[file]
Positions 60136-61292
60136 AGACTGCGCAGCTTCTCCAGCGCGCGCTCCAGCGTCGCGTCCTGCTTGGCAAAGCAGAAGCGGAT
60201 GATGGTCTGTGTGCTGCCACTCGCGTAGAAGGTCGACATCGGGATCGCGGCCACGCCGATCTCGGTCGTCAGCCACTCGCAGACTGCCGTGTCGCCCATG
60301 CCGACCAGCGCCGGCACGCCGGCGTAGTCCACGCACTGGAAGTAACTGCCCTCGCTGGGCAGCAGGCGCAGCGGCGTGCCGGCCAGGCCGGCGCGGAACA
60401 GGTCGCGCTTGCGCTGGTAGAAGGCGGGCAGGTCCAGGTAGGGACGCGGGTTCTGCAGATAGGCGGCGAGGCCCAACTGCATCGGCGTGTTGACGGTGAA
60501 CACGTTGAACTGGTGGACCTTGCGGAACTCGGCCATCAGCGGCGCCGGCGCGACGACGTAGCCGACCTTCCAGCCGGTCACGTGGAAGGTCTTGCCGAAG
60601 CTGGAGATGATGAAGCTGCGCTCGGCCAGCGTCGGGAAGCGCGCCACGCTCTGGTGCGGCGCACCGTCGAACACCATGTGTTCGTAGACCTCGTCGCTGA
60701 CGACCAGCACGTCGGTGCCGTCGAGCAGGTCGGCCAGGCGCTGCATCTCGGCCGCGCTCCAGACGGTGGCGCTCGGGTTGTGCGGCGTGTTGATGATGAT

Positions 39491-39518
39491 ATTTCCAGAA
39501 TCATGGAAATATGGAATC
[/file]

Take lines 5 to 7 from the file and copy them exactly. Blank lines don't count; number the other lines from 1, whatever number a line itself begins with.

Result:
60401 GGTCGCGCTTGCGCTGGTAGAAGGCGGGCAGGTCCAGGTAGGGACGCGGGTTCTGCAGATAGGCGGCGAGGCCCAACTGCATCGGCGTGTTGACGGTGAA
60501 CACGTTGAACTGGTGGACCTTGCGGAACTCGGCCATCAGCGGCGCCGGCGCGACGACGTAGCCGACCTTCCAGCCGGTCACGTGGAAGGTCTTGCCGAAG
60601 CTGGAGATGATGAAGCTGCGCTCGGCCAGCGTCGGGAAGCGCGCCACGCTCTGGTGCGGCGCACCGTCGAACACCATGTGTTCGTAGACCTCGTCGCTGA